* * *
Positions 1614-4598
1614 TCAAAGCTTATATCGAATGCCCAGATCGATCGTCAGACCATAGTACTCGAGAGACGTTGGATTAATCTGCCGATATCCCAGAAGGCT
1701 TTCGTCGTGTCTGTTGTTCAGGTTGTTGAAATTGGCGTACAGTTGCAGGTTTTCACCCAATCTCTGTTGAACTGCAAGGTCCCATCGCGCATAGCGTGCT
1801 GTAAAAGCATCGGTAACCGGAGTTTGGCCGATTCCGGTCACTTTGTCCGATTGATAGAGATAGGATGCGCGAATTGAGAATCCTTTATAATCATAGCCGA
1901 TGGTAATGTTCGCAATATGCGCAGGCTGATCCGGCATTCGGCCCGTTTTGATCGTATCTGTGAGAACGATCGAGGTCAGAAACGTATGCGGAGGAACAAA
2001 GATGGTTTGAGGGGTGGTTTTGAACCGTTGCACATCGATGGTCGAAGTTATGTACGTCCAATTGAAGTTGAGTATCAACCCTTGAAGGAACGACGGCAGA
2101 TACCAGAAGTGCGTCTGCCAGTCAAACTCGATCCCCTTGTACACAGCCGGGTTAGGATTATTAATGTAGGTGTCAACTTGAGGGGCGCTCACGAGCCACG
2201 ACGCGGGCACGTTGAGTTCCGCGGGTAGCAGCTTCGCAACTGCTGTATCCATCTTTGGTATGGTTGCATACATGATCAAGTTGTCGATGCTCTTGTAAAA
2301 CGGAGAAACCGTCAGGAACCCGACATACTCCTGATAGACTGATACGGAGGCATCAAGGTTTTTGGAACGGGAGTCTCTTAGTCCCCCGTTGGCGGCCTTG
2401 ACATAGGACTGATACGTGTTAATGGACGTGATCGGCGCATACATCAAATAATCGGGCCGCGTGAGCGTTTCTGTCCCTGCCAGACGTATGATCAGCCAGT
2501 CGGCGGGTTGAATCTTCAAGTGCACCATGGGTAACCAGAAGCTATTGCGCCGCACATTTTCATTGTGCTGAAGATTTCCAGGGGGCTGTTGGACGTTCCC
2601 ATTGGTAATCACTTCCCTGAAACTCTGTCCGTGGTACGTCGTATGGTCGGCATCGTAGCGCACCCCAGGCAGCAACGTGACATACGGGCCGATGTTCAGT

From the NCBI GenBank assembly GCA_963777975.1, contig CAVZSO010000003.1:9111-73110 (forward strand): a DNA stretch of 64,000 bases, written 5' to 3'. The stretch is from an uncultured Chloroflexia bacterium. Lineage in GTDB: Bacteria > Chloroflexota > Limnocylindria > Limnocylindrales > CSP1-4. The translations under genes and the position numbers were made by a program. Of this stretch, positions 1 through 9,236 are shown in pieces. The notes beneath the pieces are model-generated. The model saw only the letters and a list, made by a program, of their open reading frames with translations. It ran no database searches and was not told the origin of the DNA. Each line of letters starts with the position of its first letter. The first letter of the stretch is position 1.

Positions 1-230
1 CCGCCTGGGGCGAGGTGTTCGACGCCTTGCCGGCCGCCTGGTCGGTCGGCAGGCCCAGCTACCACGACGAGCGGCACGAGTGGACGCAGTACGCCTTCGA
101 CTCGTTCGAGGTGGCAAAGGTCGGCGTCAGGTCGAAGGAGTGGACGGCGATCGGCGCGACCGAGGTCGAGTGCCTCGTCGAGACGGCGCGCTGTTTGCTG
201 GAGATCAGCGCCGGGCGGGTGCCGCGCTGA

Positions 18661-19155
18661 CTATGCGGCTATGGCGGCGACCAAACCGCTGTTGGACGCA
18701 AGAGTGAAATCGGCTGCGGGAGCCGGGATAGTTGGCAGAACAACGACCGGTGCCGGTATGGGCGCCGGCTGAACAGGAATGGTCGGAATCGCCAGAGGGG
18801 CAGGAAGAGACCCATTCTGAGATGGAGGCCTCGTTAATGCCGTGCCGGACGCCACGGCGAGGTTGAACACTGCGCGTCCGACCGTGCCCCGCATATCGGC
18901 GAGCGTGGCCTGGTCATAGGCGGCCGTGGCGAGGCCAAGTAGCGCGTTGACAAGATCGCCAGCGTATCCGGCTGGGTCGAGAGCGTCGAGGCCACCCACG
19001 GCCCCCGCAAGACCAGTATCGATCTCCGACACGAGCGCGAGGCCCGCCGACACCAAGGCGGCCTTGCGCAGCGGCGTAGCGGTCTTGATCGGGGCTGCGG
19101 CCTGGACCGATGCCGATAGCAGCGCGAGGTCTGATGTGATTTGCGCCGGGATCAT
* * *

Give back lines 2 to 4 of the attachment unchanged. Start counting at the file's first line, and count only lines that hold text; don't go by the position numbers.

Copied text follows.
1614 TCAAAGCTTATATCGAATGCCCAGATCGATCGTCAGACCATAGTACTCGAGAGACGTTGGATTAATCTGCCGATATCCCAGAAGGCT
1701 TTCGTCGTGTCTGTTGTTCAGGTTGTTGAAATTGGCGTACAGTTGCAGGTTTTCACCCAATCTCTGTTGAACTGCAAGGTCCCATCGCGCATAGCGTGCT
1801 GTAAAAGCATCGGTAACCGGAGTTTGGCCGATTCCGGTCACTTTGTCCGATTGATAGAGATAGGATGCGCGAATTGAGAATCCTTTATAATCATAGCCGA